Aristotle, Rhetoric (English) (XML Header) [genre: prose] [word count] [Arist. Rh.].
<<Arist. Rh. 1407b Arist. Rh. 1408a (Greek) >>Arist. Rh. 1408b

1408a for instance “having gone and having conversed with him,” or, “having gone, I conversed with him.” Also the practice of Antimachus is useful, that of describing a thing by the qualities it does not possess; thus, in speaking of the hill Teumessus, [Note] he says, There is a little windswept hill;
for in this way amplification may be carried on ad infinitum. This method may be applied to things good and bad, in whichever way it may be useful. Poets also make use of this in inventing words, as a melody “without strings” or “without the lyre”; for they employ epithets from negations, a course which is approved in proportional metaphors, as for instance, to say that the sound of the trumpet is a melody without the lyre.

ch. 7 Propriety of style will be obtained by the expression of emotion and character, and by proportion to the subject matter. Style is proportionate to the subject matter when neither weighty matters are treated offhand, nor trifling matters with dignity, and no embellishment is attached to an ordinary word; otherwise there is an appearance of comedy, as in the poetry of Cleophon, [Note] who used certain expressions that reminded one of saying “madam fig.” Style expresses emotion, when a man speaks with anger of wanton outrage; with indignation and reserve, even in mentioning them, of things foul or impious; with admiration of things praiseworthy; with lowliness of things pitiable; and so in all other cases. Appropriate style also makes the fact appear credible; for the mind of the hearer is imposed upon [Note] under the impression that the speaker is speaking the truth, because, in such circumstances, his feelings are the same, so that he thinks (even if it is not the case as the speaker puts it) that things are as he represents them; and the hearer always sympathizes with one who speaks emotionally, even though he really says nothing. This is why speakers often confound their hearers by mere noise.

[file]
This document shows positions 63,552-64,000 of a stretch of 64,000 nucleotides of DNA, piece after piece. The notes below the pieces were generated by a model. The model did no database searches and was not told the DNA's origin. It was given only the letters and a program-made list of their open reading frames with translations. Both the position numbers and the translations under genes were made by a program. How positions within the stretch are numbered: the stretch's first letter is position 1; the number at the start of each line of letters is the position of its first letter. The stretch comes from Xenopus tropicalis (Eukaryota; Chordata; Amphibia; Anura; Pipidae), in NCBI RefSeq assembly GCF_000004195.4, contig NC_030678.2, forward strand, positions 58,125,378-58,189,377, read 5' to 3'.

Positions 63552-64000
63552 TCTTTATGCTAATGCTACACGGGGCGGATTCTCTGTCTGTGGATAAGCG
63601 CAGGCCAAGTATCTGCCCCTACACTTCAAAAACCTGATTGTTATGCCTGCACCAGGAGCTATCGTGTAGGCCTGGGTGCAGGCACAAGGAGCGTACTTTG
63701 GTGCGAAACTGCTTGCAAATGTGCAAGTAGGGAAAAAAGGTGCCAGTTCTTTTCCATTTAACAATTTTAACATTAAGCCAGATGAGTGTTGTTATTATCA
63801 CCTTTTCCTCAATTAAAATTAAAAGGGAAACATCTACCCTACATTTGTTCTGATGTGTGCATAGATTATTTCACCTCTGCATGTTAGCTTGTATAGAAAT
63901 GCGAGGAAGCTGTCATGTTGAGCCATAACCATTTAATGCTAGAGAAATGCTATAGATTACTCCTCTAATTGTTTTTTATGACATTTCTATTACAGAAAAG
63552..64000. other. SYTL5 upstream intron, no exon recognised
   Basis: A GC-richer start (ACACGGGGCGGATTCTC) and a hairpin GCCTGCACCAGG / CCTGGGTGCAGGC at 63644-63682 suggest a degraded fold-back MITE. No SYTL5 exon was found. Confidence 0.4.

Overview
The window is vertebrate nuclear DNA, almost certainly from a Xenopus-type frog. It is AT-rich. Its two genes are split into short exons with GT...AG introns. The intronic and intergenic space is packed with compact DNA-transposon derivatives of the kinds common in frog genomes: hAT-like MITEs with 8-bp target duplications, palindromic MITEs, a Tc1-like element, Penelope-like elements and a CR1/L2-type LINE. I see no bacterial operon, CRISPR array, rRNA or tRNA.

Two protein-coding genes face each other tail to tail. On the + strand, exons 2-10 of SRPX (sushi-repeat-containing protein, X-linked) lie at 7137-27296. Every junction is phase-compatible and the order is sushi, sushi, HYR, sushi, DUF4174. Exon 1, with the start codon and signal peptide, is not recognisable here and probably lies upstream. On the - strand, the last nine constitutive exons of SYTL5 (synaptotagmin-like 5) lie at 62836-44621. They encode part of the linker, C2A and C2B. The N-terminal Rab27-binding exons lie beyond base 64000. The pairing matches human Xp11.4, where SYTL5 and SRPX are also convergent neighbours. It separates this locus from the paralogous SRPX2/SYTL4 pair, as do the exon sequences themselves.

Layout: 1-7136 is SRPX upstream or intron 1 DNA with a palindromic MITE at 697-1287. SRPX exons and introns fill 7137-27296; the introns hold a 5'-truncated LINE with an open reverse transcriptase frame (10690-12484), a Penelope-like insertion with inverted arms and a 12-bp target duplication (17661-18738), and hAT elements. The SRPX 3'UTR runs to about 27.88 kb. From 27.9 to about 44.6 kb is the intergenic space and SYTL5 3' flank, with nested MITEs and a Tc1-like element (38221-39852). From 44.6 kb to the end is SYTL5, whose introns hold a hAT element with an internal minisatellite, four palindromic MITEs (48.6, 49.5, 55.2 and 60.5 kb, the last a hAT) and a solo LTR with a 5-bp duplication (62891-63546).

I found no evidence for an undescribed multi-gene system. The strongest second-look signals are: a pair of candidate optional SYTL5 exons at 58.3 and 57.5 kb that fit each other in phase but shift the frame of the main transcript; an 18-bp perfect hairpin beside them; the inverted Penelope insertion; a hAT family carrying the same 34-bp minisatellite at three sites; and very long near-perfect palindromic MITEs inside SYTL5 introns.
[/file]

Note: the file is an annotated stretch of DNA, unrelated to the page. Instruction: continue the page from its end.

Character also may be expressed by the proof from signs, because to each class and habit there is an appropriate style. I mean class in reference to age—child, man, or old man; to sex—man or woman; to country—Lacedaemonian or Thessalian. I call habits those moral states which form a man's character in life; for not all habits do this. If then anyone uses the language appropriate to each habit, he will represent the character; for the uneducated man will not say the same things in the same way as the educated. But the hearers also are impressed in a certain way by a device employed ad nauseam by writers of speeches: [Note] “Who does not know?” “Everybody knows”; for the hearer agrees, because he is ashamed to appear not to share what is a matter of common knowledge.

The opportune or inopportune use of these devices



Aristotle, Rhetoric (English) (XML Header) [genre: prose] [word count] [Arist. Rh.].
<<Arist. Rh. 1407b Arist. Rh. 1408a (Greek) >>Arist. Rh. 1408b

Powered by PhiloLogic